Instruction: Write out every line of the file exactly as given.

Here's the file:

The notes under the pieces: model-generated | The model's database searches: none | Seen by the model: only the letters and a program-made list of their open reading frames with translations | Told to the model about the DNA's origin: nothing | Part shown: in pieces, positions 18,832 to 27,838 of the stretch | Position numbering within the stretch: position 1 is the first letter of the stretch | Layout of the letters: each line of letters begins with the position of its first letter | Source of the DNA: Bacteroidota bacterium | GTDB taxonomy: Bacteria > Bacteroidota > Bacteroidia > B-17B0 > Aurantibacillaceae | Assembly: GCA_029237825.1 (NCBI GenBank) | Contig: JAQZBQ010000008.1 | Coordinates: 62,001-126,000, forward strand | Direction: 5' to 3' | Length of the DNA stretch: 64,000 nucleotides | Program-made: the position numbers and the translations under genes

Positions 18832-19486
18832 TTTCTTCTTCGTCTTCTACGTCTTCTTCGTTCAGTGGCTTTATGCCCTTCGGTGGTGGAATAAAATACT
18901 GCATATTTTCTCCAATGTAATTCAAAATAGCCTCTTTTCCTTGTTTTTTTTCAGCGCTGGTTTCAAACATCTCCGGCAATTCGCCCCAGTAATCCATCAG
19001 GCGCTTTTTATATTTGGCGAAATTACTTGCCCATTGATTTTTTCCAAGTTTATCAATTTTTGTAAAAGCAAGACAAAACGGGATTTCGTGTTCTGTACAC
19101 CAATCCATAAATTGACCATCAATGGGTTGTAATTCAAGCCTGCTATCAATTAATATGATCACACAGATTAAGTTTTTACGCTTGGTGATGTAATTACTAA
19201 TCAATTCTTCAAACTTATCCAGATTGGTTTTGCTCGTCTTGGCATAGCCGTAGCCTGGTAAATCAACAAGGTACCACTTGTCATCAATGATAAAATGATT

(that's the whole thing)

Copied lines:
The notes under the pieces: model-generated | The model's database searches: none | Seen by the model: only the letters and a program-made list of their open reading frames with translations | Told to the model about the DNA's origin: nothing | Part shown: in pieces, positions 18,832 to 27,838 of the stretch | Position numbering within the stretch: position 1 is the first letter of the stretch | Layout of the letters: each line of letters begins with the position of its first letter | Source of the DNA: Bacteroidota bacterium | GTDB taxonomy: Bacteria > Bacteroidota > Bacteroidia > B-17B0 > Aurantibacillaceae | Assembly: GCA_029237825.1 (NCBI GenBank) | Contig: JAQZBQ010000008.1 | Coordinates: 62,001-126,000, forward strand | Direction: 5' to 3' | Length of the DNA stretch: 64,000 nucleotides | Program-made: the position numbers and the translations under genes

Positions 18832-19486
18832 TTTCTTCTTCGTCTTCTACGTCTTCTTCGTTCAGTGGCTTTATGCCCTTCGGTGGTGGAATAAAATACT
18901 GCATATTTTCTCCAATGTAATTCAAAATAGCCTCTTTTCCTTGTTTTTTTTCAGCGCTGGTTTCAAACATCTCCGGCAATTCGCCCCAGTAATCCATCAG
19001 GCGCTTTTTATATTTGGCGAAATTACTTGCCCATTGATTTTTTCCAAGTTTATCAATTTTTGTAAAAGCAAGACAAAACGGGATTTCGTGTTCTGTACAC
19101 CAATCCATAAATTGACCATCAATGGGTTGTAATTCAAGCCTGCTATCAATTAATATGATCACACAGATTAAGTTTTTACGCTTGGTGATGTAATTACTAA
19201 TCAATTCTTCAAACTTATCCAGATTGGTTTTGCTCGTCTTGGCATAGCCGTAGCCTGGTAAATCAACAAGGTACCACTTGTCATCAATGATAAAATGATT